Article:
The best part? It smoothly integrates in your team’s day-to-day. You can focus on your responsibilities as a team leader while the tool collects and analyses the data for you.
Drastic signs of employee disengagement
Some of the most serious signs of a disengaged employee are:
- They start making mistakes (often).
- They don’t have answers to questions that correspond to their day-to-day job.
- They often reschedule and/or cancel meetings with you (their manager) or their peers
- They openly resist change with a bad attitude
- They stop following team protocol and dynamics
Even if you notice early or more drastic signs of disengagement, there’s still a lot you can do to retain the talent and re-engage a team member.
Get our Communication guide to structure your objectives and express them with clarity
So what causes disengagement, anyway?
We need to start by knowing what caused your team member(s) to disengage, so that we can tackle the problem at its root. First, we need to know what we’re looking at.
The top 11 causes of disengagement include
- Constantly feeling overwhelmed at work
- High levels of stress
- Lack of professional development
- Lack of trust
- Poor communication
- Poor collaboration
- Unfair compensation
- Lack of recognition
- Lack of resources and/or support to meet organization’s objectives
- Poor change management
- Lack of feedback
How do we know this?
Our app, Officevibe, collects millions of anonymous data points from employee engagement surveys every week. These surveys help managers see disengagement before it happens — even if they don’t have time to connect with their team face-to-face.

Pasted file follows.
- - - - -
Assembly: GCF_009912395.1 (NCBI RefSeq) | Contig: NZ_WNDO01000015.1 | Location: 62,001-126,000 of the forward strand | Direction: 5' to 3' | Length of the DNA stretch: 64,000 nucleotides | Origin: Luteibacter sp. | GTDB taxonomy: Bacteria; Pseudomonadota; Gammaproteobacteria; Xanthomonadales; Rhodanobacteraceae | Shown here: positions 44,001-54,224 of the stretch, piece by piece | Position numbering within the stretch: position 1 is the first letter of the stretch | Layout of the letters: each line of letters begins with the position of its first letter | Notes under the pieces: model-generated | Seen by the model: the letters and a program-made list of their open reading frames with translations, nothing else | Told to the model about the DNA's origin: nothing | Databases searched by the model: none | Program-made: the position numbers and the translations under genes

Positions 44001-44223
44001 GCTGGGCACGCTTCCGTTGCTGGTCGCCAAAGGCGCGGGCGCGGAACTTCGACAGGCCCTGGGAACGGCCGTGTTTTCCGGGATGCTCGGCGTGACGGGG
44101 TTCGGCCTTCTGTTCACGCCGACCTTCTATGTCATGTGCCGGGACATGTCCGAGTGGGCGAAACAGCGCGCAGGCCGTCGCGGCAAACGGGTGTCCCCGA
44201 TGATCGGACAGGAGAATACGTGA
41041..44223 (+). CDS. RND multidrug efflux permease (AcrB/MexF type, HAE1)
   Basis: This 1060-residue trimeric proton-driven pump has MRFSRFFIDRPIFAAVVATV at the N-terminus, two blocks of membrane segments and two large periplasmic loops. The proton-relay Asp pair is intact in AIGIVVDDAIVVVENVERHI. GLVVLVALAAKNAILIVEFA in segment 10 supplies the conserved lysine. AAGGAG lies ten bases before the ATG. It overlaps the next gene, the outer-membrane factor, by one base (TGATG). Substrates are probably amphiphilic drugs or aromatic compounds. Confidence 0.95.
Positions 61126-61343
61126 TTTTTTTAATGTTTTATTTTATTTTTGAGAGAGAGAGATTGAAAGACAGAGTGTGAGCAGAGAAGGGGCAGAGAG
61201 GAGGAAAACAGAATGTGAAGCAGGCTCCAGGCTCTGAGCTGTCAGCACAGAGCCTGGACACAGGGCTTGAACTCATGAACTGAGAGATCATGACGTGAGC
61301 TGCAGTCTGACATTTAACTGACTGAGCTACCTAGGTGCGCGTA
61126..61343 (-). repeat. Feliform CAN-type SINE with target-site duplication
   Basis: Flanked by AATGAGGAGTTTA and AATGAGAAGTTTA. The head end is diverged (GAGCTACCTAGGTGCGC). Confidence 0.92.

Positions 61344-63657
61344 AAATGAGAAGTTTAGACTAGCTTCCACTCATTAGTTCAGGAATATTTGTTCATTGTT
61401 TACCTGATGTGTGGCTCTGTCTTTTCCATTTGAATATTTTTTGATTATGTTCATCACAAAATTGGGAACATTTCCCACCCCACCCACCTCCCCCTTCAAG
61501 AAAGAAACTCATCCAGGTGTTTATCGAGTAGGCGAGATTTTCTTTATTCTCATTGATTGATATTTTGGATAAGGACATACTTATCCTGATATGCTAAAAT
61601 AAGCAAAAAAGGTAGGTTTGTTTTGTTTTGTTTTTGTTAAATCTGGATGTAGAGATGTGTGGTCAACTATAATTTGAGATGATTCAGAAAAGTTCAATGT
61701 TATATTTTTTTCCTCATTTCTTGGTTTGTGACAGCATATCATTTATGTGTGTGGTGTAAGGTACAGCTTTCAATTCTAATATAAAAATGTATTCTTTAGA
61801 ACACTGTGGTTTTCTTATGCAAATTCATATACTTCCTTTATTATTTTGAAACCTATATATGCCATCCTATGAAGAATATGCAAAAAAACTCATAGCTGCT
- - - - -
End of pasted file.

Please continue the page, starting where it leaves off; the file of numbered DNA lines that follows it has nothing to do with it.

This is what we’ve learned from our data:
- 47% of employees often feel overwhelmed at work
- 47% of people don’t feel like their pay reflects their efforts, skills, and experiences
- 42% see no clear plan to improving their skills
- 40% are unhappy with the frequency of recognition they receive
- 39% feel negatively towards the levels of stress-related to their work
- 35% feel like their organization doesn’t invest enough resources to measure up to its ambitions
- 32% say they aren’t appropriately involved in decisions that affect their work
- 30% are unsatisfied with the amount of feedback their receive
- 30% negatively rate the way their organization makes use of their strengths
- 30% say don’t have the opportunity to grow within their organization
It’s not surprising that our data also showed that these metrics hold a strong correlation to people’s overall job satisfaction.
How to re-engage a disengaged employee
Actionable tips for team leaders
1. Run diagnostics
The first step to solving any problem is to figure out what it is.
Signing up to Officevibe (for free) will give you access to employee engagement surveys, anonymous feedback and centralized 1-on-1s.
These are all designed to help you diagnose signs of disengagement. They also help you retain your top performers, get closer to your team, and pinpoint your strengths.
Our tool will tell you which areas of engagement are low so that you can focus on solutions. It’s that simple!